Robin Yeamans wrote a chapter for the book that is helpful for challenging evaluation reports and particularly conclusions based on reliance on psychological tests. The tests routinely used for custody evaluations were not created for the populations seen in custody court. The evaluators rarely tell the courts that the results are based on probability so the findings may not apply to the particular parties the court must judge. Under the best of circumstances, these tests have a probable accuracy of between 55-65%. Under common situations for which evaluations are sought such as domestic violence or a stressful custody dispute, the percentages are significantly lower. Some of these tests have a demonstrated gender bias so that the same answer is treated an negative for the mother but neutral for the father. The reliance of questionable psychological exams, inability to recognize domestic violence and other questionable practices frequently result in evaluations that pathologize protective mothers.
This information can be used in objecting to the appointment of evaluators and for cross-examination if they are appointed over objection. The book provides a substantial amount of up-to-date scientific research that can be used to question the evaluator and challenge the standard methods which are far from best practices. Evaluators can be asked if they are familiar with the authoritative research that is available. If they are the attorney can demonstrate that the evaluator failed to use the practices recommended by the research and if the evaluator is unfamiliar with this research it should be grounds to disqualify or at least challenge their credibility. Protective mothers will frequently find that the bad practices criticized by the experts who wrote the book are the same approaches used by the evaluators. Joan Zorza, Judge Marjorie Fields and others explain why a family systems approach is inappropriate in domestic violence cases, but most evaluators use this approach because they do not understand domestic violence.
The research in the book can be used not only to challenge the bad information provided to the court, but to provide the court with the accurate information it needs. The mother can use her own expert witness to discuss the scientific research available and how it would apply to the case. If the mother cannot afford an expert witness she may be able to ask a domestic violence advocate to serve as her expert witness. This would emphasize an important point we want to make that domestic violence advocates are the real experts about domestic violence and the only profession working full time on domestic violence issues. Many communities have developed a practice whereby child protective agencies work together with the local domestic violence organization. They train each other's staffs and when the child protective agency has a case that might involve domestic violence, they consult with a domestic violence advocate. These programs have resulted in a better ability to recognize domestic violence and provide solutions that work best for children. Accordingly, the use of domestic violence advocates and experts should be considered best practices. To put it another way, relying on mental health professionals without consultation with domestic violence experts should be considered malpractice.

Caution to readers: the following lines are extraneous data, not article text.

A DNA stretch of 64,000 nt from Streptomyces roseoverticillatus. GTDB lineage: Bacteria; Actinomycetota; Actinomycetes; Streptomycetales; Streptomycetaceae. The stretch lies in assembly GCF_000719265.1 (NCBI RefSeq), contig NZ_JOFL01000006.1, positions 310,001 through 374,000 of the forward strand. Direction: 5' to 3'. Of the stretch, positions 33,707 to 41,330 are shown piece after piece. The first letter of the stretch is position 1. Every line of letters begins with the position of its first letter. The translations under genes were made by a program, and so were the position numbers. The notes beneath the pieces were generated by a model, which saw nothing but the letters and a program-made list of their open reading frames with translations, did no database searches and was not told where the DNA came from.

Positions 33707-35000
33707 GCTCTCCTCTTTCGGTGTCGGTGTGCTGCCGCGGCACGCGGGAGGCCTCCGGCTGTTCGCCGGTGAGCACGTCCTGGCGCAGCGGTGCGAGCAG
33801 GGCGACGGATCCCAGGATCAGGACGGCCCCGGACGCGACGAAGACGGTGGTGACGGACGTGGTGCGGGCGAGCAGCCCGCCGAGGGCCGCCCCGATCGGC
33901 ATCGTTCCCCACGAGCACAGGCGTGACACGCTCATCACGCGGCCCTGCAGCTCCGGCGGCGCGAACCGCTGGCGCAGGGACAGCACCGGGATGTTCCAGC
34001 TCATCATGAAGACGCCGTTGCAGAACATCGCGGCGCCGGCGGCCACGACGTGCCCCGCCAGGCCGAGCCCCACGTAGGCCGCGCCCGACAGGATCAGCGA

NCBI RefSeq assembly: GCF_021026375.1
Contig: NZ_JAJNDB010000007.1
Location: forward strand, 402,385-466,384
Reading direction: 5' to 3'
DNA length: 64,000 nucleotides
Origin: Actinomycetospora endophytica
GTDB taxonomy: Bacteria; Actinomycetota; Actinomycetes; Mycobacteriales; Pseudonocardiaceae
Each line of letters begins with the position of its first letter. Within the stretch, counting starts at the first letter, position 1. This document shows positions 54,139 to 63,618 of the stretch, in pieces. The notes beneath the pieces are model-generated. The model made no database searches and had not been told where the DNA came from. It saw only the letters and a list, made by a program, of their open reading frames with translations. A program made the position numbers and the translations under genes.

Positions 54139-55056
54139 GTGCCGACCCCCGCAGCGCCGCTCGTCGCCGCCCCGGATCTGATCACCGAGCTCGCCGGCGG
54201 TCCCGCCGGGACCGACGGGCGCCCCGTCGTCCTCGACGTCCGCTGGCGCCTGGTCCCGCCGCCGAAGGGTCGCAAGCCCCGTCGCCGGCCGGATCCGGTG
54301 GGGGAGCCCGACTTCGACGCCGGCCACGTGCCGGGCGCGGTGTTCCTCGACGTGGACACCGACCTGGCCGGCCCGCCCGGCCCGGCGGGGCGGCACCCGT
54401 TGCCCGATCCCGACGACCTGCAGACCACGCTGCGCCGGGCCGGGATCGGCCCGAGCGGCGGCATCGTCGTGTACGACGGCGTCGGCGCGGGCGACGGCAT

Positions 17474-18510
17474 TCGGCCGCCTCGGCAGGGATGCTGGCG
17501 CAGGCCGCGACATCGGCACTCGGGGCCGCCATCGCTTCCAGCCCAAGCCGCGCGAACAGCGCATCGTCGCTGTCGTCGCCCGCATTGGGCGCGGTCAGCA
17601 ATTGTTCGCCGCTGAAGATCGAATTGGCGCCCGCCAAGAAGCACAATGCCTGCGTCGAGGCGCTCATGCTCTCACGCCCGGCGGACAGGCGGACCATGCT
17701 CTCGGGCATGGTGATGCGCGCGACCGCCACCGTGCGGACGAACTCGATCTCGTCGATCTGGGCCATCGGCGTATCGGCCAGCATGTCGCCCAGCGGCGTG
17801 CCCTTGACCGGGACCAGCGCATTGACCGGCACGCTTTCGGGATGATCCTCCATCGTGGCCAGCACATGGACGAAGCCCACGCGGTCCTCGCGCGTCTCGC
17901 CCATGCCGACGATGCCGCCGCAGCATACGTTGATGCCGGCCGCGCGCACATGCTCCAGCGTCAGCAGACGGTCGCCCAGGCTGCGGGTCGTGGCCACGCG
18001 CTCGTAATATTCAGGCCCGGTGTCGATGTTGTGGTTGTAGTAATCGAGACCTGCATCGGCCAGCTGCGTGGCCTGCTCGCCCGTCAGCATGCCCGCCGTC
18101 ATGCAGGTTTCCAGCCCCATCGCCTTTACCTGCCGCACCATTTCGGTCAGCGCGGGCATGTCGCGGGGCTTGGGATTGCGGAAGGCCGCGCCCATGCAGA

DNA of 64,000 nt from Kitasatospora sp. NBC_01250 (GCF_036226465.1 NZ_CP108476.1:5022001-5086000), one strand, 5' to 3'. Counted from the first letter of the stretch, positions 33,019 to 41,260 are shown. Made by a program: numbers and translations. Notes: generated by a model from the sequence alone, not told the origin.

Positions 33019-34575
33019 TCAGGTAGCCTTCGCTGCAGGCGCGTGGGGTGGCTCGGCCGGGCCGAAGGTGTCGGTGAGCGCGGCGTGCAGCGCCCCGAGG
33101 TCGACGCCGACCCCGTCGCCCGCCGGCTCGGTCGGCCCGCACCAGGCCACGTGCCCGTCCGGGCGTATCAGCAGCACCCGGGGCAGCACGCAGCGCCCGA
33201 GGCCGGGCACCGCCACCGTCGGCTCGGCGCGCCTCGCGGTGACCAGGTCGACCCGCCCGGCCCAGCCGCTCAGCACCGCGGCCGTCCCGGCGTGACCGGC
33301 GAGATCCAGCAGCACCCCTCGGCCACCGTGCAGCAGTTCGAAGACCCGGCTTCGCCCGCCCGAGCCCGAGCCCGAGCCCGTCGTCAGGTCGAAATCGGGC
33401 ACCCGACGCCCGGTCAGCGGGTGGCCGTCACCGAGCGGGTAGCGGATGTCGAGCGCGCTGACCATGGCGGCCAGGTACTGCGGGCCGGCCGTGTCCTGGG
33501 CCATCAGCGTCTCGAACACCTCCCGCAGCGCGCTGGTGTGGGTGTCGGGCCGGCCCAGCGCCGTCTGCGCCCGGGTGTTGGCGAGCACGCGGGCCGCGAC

Parental Alienation Syndrome (PAS), sometimes called parental alienation or just alienation in order to avoid a discredited term is a major cause of mistaken decisions in custody courts. Dr. Paul Fink, former president of the American Psychiatric Association wrote a chapter in the book about PAS. In his chapter he included several quotes from Richard Gardner, who concocted PAS based not on any research but on his own experience and biases. These quotes are to the effect that sex between children and adults can be beneficial. I believe many of the judges who permitted the use of PAS or its progeny are unaware of these quotes and would not wish to be associated with such offensive ideas. Nancy Erickson wrote a chapter the helps protective moms counter PAS allegations.
After the Case Has Gone Bad
I believe that if the court system were using the up-to-date scientific research available to help them handle domestic violence custody cases instead of myths, stereotypes and biases that so often dominate these cases the horrendous outcomes we constantly see would be rare. Until the courts start using best practices, however we will continue to need to respond to decisions that are tragically wrong.
Many judges smugly state that if you don't like their decision the remedy is to appeal. Of course many mothers don't have the resources for appeals and often trial courts place obstacles in the way of appeals. Poor legal work or cowardly attorneys who failed to make a record of the important evidence and issues in the case often prevents any meaningful review of the decision.
If a protective mother is able to appeal, the research in the book can be particularly helpful in framing the issues. The brief can put together all the evidence that constituted the pattern of abuse. This will include tons of evidence for which the trial court failed to understand the significance. The research in the book can be cited in an appellate brief and is particularly appropriate in an amicus brief that seeks to help the appeals court understand the societal harm caused by the discredited practices routinely relied on by trial judges. In most cases the mothers will be able to contrast the assumptions, biases and unscientific approaches used by "neutral" professionals with the accurate research provided in our book and many other sources. If the assumptions are unstated the brief can discuss them based on the context and failure to provide a proper basis for the conclusions.